Hi, my name is Masha (Maria) Esipova. I am currently a Marie Skłodowska-Curie Fellow (PI of EU project 891493 “GeMeTIC”) at the University of Oslo, Department of Linguistics and Scandinavian Studies. Before this, I was a Postdoctoral Research Associate and Lecturer in Linguistics at Princeton University (2019–2020). I hold a PhD in Linguistics from New York University (2019).
I am a formal semanticist with a profound interest in how meaning composition and meaning expression are situated within a larger architecture of grammar. Much of my current work focuses on performative meaning, i.e., meaning that is intrinsically linked to the act of producing a certain form (e.g., expressing one's immediate emotions by uttering words like damn) and, thus, cannot be retrieved during ellipsis/anaphora resolution and does not lend itself well to modeling in terms of truth conditions. Within truth-conditional meaning, I have also worked extensively on various aspects of the at-issue vs. not-at-issue distinction. In addition, I am interested in the syntax–semantics–pragmatics of event and situation descriptions, in how language can be used to maintain power imbalances and to fabricate false or misleading narratives, and in meaning–form mappings beyond language (with current focus on pictorial representations and athletic movement).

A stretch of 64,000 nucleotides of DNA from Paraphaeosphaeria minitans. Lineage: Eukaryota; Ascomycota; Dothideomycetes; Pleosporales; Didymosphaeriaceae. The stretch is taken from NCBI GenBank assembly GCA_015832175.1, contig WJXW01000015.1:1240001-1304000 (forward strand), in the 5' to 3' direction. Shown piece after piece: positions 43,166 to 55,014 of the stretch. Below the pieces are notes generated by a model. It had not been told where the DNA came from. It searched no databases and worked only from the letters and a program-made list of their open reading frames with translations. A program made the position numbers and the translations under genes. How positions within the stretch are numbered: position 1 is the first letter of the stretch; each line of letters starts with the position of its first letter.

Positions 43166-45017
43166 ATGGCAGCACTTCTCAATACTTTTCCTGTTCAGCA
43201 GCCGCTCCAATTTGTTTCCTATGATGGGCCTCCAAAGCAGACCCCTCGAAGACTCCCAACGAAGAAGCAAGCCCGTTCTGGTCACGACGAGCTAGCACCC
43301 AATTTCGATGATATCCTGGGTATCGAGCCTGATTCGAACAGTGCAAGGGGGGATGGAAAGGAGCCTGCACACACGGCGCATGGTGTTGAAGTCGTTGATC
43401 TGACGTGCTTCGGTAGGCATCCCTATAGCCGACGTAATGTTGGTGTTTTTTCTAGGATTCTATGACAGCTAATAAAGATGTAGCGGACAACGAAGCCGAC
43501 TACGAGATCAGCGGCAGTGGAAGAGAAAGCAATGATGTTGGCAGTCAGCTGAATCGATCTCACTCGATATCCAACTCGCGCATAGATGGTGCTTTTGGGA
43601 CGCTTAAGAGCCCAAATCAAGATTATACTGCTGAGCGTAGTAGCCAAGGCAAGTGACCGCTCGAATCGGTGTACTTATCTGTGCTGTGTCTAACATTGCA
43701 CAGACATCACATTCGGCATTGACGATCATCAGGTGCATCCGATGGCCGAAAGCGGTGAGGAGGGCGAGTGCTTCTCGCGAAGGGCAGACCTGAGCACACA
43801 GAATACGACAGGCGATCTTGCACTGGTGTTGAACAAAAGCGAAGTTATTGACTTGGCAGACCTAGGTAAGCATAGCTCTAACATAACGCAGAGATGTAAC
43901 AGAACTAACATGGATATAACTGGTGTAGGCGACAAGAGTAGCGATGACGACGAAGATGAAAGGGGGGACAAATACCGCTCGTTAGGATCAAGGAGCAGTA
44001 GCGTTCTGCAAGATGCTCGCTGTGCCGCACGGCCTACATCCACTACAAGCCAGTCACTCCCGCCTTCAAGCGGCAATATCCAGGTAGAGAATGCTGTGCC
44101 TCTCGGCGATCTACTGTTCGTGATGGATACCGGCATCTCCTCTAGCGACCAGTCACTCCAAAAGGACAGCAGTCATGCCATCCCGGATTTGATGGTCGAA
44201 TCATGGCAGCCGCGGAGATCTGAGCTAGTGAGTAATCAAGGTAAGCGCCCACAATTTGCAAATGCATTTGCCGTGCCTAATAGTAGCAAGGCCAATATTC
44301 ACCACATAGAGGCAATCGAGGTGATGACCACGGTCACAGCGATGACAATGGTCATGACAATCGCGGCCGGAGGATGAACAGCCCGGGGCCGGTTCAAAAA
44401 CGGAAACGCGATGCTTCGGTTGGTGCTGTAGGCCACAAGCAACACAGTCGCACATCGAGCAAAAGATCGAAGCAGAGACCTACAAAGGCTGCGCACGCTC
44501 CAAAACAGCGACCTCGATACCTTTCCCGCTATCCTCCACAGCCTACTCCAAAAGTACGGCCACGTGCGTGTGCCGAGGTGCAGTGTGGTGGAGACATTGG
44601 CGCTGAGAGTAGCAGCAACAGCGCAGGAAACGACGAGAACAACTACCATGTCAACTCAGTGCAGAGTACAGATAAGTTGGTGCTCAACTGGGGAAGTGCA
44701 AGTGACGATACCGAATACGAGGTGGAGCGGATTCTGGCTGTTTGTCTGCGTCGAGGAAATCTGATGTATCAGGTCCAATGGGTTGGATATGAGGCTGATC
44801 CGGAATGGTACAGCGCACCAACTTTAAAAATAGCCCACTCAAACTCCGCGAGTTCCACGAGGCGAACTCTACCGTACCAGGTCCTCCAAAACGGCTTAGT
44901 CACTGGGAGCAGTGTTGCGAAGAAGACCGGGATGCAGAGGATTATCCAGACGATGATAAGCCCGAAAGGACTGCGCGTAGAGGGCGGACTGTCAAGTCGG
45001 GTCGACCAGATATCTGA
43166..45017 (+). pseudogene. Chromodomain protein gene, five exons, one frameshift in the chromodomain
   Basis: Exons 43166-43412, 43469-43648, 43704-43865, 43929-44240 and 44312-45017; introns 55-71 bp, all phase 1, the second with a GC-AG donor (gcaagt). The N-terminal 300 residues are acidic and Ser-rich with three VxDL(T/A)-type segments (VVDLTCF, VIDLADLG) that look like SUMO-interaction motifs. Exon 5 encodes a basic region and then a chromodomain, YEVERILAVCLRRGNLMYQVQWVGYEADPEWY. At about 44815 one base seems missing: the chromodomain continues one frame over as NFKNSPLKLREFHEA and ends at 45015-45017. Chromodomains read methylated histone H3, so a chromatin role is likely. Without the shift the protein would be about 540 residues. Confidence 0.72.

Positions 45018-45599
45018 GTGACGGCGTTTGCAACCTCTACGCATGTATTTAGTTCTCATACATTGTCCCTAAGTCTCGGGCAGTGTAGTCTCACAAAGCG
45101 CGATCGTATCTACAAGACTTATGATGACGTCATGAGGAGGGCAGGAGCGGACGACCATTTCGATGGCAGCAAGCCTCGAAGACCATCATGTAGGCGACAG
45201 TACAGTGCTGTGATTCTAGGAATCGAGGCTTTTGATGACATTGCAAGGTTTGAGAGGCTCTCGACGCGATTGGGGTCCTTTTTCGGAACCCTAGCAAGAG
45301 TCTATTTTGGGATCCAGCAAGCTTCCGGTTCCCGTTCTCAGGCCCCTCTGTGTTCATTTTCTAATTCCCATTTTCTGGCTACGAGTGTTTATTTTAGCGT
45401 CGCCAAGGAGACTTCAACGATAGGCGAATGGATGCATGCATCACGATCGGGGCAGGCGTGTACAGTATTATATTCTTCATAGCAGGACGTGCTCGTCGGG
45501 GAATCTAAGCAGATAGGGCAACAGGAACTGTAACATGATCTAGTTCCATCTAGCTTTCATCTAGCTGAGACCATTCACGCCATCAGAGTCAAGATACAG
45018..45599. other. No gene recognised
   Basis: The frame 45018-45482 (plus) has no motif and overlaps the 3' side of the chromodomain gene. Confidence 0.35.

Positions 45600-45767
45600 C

When working on a specific topic, I systematically look at how the relevant meaning is expressed via various channels (e.g., for spoken language: strings of segments, prosody, hand and body gestures, facial expressions, etc.). By doing so, I acknowledge that we can combine conventionalized and non-conventionalized meaning–form mappings, where the form can in principle have any physical manifestation, within a single coherent compositional structure, and I aim to investigate both channel-independent universals of meaning composition as well as channel-specific constraints on meaning expression. In terms of specific languages, my research relies primarily on data from English and Russian, with occasional inclusions from other languages. In my undergraduate years, I also worked on Russian Sign Language (my publications from that time are all in Russian and are available on request) and hope to be able to work on signed languages again in the future.